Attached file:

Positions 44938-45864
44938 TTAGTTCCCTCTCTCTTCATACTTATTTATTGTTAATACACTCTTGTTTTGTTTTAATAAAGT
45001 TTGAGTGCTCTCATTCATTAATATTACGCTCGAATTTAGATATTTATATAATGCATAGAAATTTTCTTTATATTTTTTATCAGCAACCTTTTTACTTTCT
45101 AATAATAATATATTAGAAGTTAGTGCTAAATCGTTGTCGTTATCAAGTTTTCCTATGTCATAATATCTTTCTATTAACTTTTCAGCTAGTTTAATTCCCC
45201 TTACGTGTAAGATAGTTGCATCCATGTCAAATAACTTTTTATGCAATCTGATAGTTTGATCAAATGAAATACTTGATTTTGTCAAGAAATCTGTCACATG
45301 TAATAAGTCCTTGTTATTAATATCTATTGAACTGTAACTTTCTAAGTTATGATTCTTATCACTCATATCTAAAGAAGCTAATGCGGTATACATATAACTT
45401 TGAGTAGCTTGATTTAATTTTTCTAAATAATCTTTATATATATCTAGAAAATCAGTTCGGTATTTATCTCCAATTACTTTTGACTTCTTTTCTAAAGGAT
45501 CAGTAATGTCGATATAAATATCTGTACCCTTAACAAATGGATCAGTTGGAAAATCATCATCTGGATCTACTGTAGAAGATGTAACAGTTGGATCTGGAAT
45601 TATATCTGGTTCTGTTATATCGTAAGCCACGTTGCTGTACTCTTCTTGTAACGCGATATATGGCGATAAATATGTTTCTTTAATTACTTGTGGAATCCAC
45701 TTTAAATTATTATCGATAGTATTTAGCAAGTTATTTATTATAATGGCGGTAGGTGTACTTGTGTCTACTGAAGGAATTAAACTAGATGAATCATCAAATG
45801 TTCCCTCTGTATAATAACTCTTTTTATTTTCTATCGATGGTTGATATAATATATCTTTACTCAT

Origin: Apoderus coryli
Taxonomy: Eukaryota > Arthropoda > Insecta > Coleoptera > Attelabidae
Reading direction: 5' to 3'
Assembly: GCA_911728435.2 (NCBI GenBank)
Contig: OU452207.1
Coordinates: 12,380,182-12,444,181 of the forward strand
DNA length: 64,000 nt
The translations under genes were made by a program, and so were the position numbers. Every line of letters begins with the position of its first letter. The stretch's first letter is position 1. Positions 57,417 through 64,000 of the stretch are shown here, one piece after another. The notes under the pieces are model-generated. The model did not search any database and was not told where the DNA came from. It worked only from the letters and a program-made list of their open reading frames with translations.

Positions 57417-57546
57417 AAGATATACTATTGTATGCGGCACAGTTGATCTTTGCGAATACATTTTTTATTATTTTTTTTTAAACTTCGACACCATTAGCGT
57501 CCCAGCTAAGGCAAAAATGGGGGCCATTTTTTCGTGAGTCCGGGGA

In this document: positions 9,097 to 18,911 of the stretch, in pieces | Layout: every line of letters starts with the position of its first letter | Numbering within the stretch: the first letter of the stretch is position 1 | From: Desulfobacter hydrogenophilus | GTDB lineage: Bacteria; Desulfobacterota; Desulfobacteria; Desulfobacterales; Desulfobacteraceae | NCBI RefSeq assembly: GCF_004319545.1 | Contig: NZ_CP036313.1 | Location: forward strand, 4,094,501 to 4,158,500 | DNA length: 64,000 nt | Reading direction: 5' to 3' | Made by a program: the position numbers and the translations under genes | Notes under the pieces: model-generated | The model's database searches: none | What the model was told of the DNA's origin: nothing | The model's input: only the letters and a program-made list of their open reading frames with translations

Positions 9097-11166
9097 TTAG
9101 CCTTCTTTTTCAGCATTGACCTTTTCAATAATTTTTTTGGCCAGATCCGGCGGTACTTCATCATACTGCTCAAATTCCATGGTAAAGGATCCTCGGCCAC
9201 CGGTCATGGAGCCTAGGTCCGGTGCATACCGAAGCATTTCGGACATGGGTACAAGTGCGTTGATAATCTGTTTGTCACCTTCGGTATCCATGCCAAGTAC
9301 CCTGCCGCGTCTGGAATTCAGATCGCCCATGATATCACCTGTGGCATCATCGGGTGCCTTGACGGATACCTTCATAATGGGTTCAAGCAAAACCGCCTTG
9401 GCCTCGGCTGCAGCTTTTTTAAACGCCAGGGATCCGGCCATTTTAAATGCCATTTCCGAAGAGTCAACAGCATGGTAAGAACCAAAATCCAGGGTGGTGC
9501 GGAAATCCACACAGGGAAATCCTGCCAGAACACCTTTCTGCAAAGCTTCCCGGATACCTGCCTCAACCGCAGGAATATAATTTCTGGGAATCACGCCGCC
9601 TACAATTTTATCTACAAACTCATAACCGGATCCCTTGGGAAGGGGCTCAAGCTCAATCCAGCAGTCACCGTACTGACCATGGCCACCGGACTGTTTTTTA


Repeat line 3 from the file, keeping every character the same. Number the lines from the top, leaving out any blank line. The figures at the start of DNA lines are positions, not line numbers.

45001 TTGAGTGCTCTCATTCATTAATATTACGCTCGAATTTAGATATTTATATAATGCATAGAAATTTTCTTTATATTTTTTATCAGCAACCTTTTTACTTTCT